Every year the AKC comes out with statistics on the most popular breeds. For several years the Labrador has reigned supreme (Much to the chagrin of Labrador people in both the show and working divide) as the most commonly registered dog in the United States.
Unsurprisingly, these statistics have very little to do with the realistic ownership pool, (e.g. people who really can handle the best and worst traits of the breed responsibly, provide adequate exercise and training, and not just let their dog run amok and terrorize the neighborhood).
Every asshole we know with a dog they can’t or won’t manage put very little thought into their decision to own a dog let alone select an appropriate type, so we’re here to help. Before you get your dog, consider these factors, or we’ll mock you via inappropriate stick figure dramas.
1) Do you actually want a dog or do you want Lassie?
We want you to brace yourselves. This may come as a shock. Dogs have individual personalities! We know. It surprised us too (It didn’t). While we’re glad your neighbors German Shepherd rescued a family of ducklings from being eaten by Kanye, and your childhood Collie didn’t eat your homework, but rather he did it better than you were able to, we can pretty much guarantee you that the puppy you picked from the litter is not that dog. Don’t get us wrong, there are certainly one in a million dogs (Heart dogs, usually) who know us better than we know ourselves. These dogs are made, and not born despite what everyone with their magic dog tells you.
2) What is your current energy level?
Are you a couch potato? A runner? Pro-tip, don’t get a dog made for who you are not. There is no shame in wanting to stay home and nap. If you want to sit in the house and do cross-words, get a Pug. A Border Collie will only bring you misery and bring the dog fatness and bad behavior.
3) Have you ever trained a dog before? To what level? No, be serious, what have you actually done?
Saying you want a high-drive full-speed dog is all well and good but if your current pets don’t even have manners, it’s like demanding to do a heart transplant after completing that 6th grade unit on “the human body”. It’s just a dumb idea. Some breeds are ‘trainers’ breeds and some breeds are ‘pet breeds’ and most breeds fall somewhere in the middle, and even individuals of breeds can be more or less intense. Aim for what you know you can handle now, not what you’d like to handle in the future.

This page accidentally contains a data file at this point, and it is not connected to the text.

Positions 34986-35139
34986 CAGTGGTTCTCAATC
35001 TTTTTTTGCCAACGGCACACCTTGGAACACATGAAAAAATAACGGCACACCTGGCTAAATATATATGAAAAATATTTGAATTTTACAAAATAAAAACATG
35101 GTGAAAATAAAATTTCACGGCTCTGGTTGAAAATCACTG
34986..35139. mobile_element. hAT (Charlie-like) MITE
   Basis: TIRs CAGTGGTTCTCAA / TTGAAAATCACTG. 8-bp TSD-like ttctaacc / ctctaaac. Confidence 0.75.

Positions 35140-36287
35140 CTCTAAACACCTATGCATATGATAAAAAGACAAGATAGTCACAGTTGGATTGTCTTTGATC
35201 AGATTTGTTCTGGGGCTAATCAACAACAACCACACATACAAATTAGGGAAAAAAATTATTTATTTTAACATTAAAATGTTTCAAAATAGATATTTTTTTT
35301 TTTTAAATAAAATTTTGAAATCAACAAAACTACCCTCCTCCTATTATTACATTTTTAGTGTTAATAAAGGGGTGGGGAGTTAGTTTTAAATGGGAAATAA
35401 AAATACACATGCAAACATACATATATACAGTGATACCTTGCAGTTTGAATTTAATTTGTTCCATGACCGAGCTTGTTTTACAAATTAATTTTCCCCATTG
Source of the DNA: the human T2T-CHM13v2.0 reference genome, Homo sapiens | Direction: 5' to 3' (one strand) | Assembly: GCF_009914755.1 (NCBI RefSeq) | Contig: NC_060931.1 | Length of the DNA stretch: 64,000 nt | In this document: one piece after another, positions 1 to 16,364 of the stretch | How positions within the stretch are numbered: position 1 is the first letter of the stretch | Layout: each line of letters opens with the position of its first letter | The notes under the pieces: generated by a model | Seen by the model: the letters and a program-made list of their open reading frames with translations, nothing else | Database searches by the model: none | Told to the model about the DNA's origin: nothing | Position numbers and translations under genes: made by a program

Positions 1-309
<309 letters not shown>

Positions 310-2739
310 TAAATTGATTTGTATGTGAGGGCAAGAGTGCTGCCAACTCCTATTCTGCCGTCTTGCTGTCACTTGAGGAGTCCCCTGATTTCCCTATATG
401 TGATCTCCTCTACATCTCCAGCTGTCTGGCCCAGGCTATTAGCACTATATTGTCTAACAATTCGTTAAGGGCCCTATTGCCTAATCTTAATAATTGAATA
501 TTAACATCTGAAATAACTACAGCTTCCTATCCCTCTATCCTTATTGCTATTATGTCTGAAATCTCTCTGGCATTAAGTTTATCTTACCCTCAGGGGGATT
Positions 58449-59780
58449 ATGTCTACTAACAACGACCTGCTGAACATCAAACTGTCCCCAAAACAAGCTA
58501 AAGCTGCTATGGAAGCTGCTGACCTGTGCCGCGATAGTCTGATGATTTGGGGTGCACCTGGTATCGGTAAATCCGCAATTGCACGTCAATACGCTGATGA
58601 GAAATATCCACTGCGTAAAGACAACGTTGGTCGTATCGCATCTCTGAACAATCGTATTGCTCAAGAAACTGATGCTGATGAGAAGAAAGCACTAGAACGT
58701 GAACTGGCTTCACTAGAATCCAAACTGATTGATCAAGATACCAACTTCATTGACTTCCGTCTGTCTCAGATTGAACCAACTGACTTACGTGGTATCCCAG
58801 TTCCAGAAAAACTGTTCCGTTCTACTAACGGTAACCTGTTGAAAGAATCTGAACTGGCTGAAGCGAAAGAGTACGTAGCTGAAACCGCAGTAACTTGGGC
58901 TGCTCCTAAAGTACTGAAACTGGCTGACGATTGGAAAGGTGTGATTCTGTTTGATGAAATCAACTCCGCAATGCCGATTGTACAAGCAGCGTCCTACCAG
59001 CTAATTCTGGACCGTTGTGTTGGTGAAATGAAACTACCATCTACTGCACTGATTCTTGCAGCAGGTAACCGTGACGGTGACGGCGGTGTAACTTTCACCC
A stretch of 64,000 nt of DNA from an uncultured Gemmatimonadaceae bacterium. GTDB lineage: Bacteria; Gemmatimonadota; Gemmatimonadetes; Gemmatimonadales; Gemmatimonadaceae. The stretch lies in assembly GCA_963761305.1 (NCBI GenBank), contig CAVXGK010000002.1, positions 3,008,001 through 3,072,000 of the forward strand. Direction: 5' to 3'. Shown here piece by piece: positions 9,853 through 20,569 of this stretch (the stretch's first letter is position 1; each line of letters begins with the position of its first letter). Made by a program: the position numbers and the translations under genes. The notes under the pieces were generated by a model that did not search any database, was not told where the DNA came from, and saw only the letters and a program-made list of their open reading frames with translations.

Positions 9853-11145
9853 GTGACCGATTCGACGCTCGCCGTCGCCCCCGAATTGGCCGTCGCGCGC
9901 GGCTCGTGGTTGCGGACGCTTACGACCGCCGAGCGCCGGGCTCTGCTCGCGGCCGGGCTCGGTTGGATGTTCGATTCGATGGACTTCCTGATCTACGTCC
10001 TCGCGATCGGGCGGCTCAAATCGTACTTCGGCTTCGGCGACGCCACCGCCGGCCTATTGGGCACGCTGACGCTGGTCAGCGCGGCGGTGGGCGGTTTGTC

4) Why do you want this breed?
If “because it’s cute” is your reasoning, just go away. Really, walk away. If you can’t give a comprehensive list including the potential (Or extremely likely, depending on how carefully you pick your dog) negatives, you’ve not done your research and you need to go back to the drawing board.
5) How many have you met in person? How many breeders have you talked to?
If your answer is “Less than one” you don’t need to get that breed. If your answer is “One”, you need to try harder. A reasonable sample size is more than three and talking to 3-5 breeders or breed enthusiasts. Posting a lone question online doesn’t count, neither do breed message boards or Facebook. Make a phone-call, write an email, or just get out and head to a dog show. It’s not that hard.
If you have to ask yahoo answers, you can’t have one.
6) How much time (or money) are you willing to put toward grooming?
So you think you want a Puli? Malamute? Afghan Hound? How much money do you have to groom it? None? Go away. Really. If you don’t have a good cost estimate from a local groomer, you don’t have a clue.
7) Once again, why do you really want this breed?
8) Are you on drugs?
Some breeds seem to require it as a prerequisite to ownership.
9) Did someone laugh at you when you said you wanted said breed?
If experienced dog owners laugh when you just mention the breed name… it’s time to walk away. In the dog world, it’s safe to assume you know nothing compared to people that have lived with the breed for years.
10) Do you want this dog because it’s novel?
Sometimes breeds are rare for good reason. Imagine a world with Presa Canarios roaming city sidewalks on the end of flexi-leashes? Yeah. We don’t want to think about it either. If you insist on being a Rare Breed Braggart, at least look into a dog that you can manage using the above criteria.
If you made it through our list without running away crying and you think you may actually still want one, you… still need to do a shit ton of research. No, watching Dogs 101 doesn’t count, neither does reading the wikipedia article. Talk to breeders, talk to owners, read the literature on the breed and then, if you still think you want one, pray to the flying spaghetti monster that the breeder is willing to let you have one. Pro tip: If the breeder tries to give you one on your first visit… walk away. A good breeder of a difficult breed is just as difficult as the dogs themselves. You have to work for it.